Chapter 15: Protein Synthesis

Protein synthesis is the making of a protein.

It is carried out by a ribosome.

A ribosome

Chapter 15: Protein synthesis notes page

PDF version of Chapter 15: Protein synthesis notes page

€0.75

Protein synthesis involves three distinct stages: transcription; translation; and protein folding

1. Transcription

  • Transcription is the making of messenger RNA using a DNA template.
  • Enzymes unwind the double helix and separate the two strands by breaking the hydrogen bonds between the bases where the gene is located
  • RNA polymerase synthesises messenger RNA (mRNA) using one of the strands of DNA as a template

2. Translation

  • Translation is the making of a protein using the code in mRNA.
  • mRNA moves to cytoplasm and combines with a ribosome made up of two ribosomal RNA (rRNA) subunits
  • A codon (or a ‘triplet’) is a sequence of three bases present on mRNA or DNA.
  • Each codon ‘tells’ the ribosome to do one of three things:
    • Start making a protein (start codon)
    • Add on an amino acid to the growing chain of amino acids
    • Stop making the protein and rlease the chain of amino acids (stop codon).
  • Transfer RNA (tRNA) is another type of RNA – it is found free-floating in the cytoplasm and is responsible for carrying one amino acid. (Remember amino acids are the building blocks of proteins)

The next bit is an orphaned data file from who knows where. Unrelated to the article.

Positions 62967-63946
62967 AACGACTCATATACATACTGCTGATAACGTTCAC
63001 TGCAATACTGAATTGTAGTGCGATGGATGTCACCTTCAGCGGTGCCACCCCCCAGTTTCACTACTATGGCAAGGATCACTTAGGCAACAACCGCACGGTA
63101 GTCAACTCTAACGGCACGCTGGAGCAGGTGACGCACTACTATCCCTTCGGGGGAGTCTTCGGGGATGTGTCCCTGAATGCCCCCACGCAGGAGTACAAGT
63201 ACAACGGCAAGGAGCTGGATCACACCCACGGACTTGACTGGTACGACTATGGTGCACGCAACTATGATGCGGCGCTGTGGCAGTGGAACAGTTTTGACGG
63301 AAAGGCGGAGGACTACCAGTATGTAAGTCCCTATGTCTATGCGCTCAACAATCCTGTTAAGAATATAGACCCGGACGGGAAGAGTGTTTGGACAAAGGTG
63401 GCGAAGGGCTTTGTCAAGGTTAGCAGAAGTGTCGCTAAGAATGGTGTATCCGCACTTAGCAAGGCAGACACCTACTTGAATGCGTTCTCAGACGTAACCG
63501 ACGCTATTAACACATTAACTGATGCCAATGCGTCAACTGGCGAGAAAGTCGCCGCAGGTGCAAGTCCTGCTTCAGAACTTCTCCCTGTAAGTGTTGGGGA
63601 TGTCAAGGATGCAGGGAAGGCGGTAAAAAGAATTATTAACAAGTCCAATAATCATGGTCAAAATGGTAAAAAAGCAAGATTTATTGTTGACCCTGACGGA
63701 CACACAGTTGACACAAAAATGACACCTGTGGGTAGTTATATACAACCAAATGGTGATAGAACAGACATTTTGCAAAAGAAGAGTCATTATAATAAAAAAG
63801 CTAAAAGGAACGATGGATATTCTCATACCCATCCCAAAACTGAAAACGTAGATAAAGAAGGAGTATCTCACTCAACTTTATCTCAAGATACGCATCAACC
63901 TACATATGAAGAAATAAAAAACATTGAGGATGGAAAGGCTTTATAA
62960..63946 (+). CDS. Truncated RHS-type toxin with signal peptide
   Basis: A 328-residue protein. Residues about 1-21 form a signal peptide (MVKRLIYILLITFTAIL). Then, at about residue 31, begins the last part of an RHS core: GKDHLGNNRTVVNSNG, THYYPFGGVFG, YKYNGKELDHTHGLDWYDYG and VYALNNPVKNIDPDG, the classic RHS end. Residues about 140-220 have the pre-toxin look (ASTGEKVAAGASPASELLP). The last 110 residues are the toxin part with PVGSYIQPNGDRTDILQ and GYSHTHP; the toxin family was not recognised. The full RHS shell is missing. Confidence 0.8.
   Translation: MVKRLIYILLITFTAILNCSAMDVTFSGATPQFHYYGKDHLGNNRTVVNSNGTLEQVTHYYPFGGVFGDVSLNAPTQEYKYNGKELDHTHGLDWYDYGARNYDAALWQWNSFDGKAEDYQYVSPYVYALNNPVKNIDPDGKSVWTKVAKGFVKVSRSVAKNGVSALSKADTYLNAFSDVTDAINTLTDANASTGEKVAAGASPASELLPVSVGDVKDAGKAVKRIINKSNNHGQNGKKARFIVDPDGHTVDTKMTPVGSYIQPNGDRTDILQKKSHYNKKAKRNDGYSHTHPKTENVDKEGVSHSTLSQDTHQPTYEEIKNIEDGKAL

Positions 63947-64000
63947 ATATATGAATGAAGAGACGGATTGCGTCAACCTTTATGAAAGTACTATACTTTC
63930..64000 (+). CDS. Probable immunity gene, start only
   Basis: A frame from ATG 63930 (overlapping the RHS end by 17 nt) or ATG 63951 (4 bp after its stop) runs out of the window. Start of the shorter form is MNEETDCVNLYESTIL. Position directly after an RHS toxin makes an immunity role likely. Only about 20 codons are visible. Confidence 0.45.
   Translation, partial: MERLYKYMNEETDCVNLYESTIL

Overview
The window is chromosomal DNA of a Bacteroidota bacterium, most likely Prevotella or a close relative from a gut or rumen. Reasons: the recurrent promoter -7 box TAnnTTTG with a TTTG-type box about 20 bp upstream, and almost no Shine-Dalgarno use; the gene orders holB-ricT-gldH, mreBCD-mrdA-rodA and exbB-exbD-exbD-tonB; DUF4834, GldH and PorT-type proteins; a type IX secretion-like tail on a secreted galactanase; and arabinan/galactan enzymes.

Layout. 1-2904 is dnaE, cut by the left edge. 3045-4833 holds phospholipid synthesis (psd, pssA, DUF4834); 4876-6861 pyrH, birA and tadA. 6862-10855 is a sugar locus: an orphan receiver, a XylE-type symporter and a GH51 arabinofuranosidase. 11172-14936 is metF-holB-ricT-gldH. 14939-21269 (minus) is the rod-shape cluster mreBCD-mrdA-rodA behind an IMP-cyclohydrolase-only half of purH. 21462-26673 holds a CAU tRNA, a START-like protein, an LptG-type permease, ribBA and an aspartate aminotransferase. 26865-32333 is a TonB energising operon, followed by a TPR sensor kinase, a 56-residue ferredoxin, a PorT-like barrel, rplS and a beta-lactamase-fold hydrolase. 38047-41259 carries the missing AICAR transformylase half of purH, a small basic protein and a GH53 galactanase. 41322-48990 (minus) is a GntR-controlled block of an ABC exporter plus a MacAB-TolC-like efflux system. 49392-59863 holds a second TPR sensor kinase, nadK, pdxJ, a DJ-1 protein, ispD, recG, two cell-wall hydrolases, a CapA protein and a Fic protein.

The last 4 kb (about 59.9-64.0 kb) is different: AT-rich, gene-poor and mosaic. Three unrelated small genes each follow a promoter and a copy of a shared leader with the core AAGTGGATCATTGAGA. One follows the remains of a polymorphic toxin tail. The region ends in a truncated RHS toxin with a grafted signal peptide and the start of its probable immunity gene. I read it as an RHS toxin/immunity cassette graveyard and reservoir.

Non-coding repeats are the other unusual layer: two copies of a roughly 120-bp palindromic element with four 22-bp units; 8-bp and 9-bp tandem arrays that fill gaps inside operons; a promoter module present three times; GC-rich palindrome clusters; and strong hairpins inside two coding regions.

• tRNA has a 3-base (triplet) sequence called the anti-codon that is complementary to a particular codon on the mRNA.
  • An anti-codon is a sequence of three bases present on tRNA.
  • Each tRNA in turn (with its own amino acid) lines up with the mRNA in the ribosome and an amino acids are joined together by peptide bonds in a long polypeptide line which will form the protein
  • This process continues until the stop codon on the mRNA is reached at which point all the translation machinery separates and the protein is released.
Transcription and translation
Picture
Translation

3. Protein Folding

  • The chain of amino acids leaves the ribosome and is sent to specific areas of the cell where it is packaged and folded into its functional shape.
  • It goes and carries out its specific function (e.g. enzyme action)